We heard from a Ram Turbo Diesel owner who wrote of a situation where his 2001 truck ran out of fuel while the fuel gauge was showing 1/4 of a tank. He was fifty feet away from the fuel island when it happened, and strangers helped him push his truck up to the fuel pump. He learned to drive the truck by resetting the trip odometer and running a certain number of elapsed miles before refueling.
The problem is fairly simple to diagnose.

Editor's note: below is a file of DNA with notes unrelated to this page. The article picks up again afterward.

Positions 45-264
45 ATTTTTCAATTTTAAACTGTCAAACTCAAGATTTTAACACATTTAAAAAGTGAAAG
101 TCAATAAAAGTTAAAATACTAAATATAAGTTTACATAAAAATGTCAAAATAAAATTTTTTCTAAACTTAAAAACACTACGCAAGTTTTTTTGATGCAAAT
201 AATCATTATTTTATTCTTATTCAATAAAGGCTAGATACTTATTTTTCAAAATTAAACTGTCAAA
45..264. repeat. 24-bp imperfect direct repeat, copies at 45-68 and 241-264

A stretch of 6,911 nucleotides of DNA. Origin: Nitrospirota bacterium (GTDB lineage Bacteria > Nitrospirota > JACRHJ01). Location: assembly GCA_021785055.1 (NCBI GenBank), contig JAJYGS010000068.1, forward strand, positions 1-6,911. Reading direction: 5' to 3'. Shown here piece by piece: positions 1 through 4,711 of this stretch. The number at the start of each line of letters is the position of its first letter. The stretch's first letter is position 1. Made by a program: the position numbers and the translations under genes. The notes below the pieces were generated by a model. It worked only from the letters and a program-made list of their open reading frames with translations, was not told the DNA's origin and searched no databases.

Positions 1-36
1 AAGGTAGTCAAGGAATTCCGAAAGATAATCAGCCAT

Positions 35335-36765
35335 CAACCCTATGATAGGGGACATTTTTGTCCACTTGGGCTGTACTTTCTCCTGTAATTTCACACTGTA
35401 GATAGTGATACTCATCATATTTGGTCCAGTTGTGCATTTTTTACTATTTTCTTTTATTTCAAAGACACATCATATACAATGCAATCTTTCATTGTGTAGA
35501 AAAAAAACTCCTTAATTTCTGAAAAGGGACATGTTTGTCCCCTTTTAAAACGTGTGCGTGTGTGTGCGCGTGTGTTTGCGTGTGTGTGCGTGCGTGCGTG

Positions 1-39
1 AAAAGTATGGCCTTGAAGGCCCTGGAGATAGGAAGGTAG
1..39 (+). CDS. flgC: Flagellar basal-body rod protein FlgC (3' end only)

In this case, where the fuel gauge never dropped below 1/4 tank, the sender unit’s float arm was sticking. That’s a mechanical problem. If the gauge reads erratically, neither reading high or low, or always reading empty, then the problem is often electrical in nature and usually resides with the rheostat inside the sending unit. You can remove the sender unit from the tank and test it by operating the float arm while measuring ohms resistance in the electrical circuit, but it is cheaper and faster to just replace the sender rather than testing or trying to repair it. In both of the above cases, the solution is to replace the sending unit. Our experience has shown that any fuel gauge problem is almost always with the sending unit, rather than with wiring between the sender and the gauge, or the gauge itself, and the sender part is less expensive than a wiring harness or a gauge cluster. Our Geno’s Garage website lists a variety of fuel sending units to fit your particular truck model at competitive prices, and they come with detailed installation instructions.